Saint Julie Billiart (12 July 1751 – 8 April 1816) was born on 12 July 1751, at Cuvilly, Picardy, Beauvais, Oise, France, the sixth of seven children of Jean-Fran├žois Billiart and Marie-Louise-Antoinette. She was a French religious leader who founded, and was the first Superior General of, the Congregation of the Sisters of Notre Dame de Namur.

As a child, playing “school” was Julie’s favorite game. When she was sixteen, to help support her family, she began to teach “for real”. She sat on a haystack during the noon recess and told the biblical parables to the workers. Julie carried on this mission of teaching throughout her life, and the Congregation she founded continues her work.

She attended a little one room school in Cuvilly. She enjoyed all of her studies, but she was particularly attracted to the religion lessons taught by the parish priest. Recognizing something “special” in Julie, the priest secretly allowed her to make her First Communion at the age of nine, when the normal age at that time, was thirteen. She learned to make short mental prayers and to develop a great love for Jesus in the Eucharist.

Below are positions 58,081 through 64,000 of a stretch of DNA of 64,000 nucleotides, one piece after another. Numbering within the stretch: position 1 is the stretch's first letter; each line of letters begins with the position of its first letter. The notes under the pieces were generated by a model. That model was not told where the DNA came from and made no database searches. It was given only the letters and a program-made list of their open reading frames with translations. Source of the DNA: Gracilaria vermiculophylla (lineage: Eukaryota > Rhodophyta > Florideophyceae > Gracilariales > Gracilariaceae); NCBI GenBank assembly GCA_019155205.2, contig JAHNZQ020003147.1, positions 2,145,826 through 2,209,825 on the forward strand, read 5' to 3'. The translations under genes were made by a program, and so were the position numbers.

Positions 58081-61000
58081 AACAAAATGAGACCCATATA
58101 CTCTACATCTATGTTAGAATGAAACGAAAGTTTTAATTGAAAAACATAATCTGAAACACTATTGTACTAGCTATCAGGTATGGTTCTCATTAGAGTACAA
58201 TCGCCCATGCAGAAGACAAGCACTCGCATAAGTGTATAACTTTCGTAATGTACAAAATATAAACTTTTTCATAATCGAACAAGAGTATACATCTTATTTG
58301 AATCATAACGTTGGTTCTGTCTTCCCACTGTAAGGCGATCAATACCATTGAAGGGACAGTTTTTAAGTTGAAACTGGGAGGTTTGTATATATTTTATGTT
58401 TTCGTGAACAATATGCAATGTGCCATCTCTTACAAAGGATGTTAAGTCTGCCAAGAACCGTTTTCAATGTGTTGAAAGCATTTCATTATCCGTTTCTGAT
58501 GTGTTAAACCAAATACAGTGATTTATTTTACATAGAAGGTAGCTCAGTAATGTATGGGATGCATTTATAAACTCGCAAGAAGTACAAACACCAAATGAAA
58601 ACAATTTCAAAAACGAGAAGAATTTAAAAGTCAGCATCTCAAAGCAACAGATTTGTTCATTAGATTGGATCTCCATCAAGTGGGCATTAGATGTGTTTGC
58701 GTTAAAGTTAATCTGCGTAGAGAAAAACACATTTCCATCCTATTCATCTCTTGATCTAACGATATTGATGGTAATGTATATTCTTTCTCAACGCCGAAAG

A murder attempt on her father shocked her nervous system badly. A period of extremely poor heath for Julie began, and was to last for thirty years. For twenty-two of these years she was completely paralyzed.

At this time she was privileged to receive a vision. She saw her crucified Lord surrounded by a large group of religious women dressed in a habit she had never seen before. An inner voice told her that these would be her daughters and that she would begin an institute for the Christian education of young girls. She and a rich young woman founded the Sisters of Notre Dame de Namur.

At Amiens, the two women and a few companions began living a religious life in 1803. In 1804, Julie was miraculously cured of her illness and walked for the first time in twenty-two years. In 1805, Julie and three companions made their profession and took their final vows. She was elected as Mother General of the young Congregation.

She died peacefully on April 8, 1816 at 64 years of age. Julie was beatified on May 13, 1906, and was canonized by Pope Paul VI in 1969. Her feast day is April 8th.